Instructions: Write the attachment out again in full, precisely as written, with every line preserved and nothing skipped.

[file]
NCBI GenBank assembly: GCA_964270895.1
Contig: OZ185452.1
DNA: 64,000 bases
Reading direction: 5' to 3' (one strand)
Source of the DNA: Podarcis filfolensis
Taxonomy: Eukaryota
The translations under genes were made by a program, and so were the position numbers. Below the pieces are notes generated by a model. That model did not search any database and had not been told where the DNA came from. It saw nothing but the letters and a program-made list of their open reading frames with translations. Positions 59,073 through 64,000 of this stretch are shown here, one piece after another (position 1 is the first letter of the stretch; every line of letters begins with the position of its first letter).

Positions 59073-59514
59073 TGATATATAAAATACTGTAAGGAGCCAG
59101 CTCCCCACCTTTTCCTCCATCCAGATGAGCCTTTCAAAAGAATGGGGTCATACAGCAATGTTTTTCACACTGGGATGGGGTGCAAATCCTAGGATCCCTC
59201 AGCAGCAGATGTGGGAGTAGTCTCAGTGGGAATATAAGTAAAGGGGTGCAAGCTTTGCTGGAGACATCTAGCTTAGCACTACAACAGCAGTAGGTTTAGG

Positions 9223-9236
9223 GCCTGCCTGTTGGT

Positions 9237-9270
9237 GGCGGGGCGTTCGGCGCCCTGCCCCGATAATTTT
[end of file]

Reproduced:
NCBI GenBank assembly: GCA_964270895.1
Contig: OZ185452.1
DNA: 64,000 bases
Reading direction: 5' to 3' (one strand)
Source of the DNA: Podarcis filfolensis
Taxonomy: Eukaryota
The translations under genes were made by a program, and so were the position numbers. Below the pieces are notes generated by a model. That model did not search any database and had not been told where the DNA came from. It saw nothing but the letters and a program-made list of their open reading frames with translations. Positions 59,073 through 64,000 of this stretch are shown here, one piece after another (position 1 is the first letter of the stretch; every line of letters begins with the position of its first letter).

Positions 59073-59514
59073 TGATATATAAAATACTGTAAGGAGCCAG
59101 CTCCCCACCTTTTCCTCCATCCAGATGAGCCTTTCAAAAGAATGGGGTCATACAGCAATGTTTTTCACACTGGGATGGGGTGCAAATCCTAGGATCCCTC
59201 AGCAGCAGATGTGGGAGTAGTCTCAGTGGGAATATAAGTAAAGGGGTGCAAGCTTTGCTGGAGACATCTAGCTTAGCACTACAACAGCAGTAGGTTTAGG

Positions 9223-9236
9223 GCCTGCCTGTTGGT

Positions 9237-9270
9237 GGCGGGGCGTTCGGCGCCCTGCCCCGATAATTTT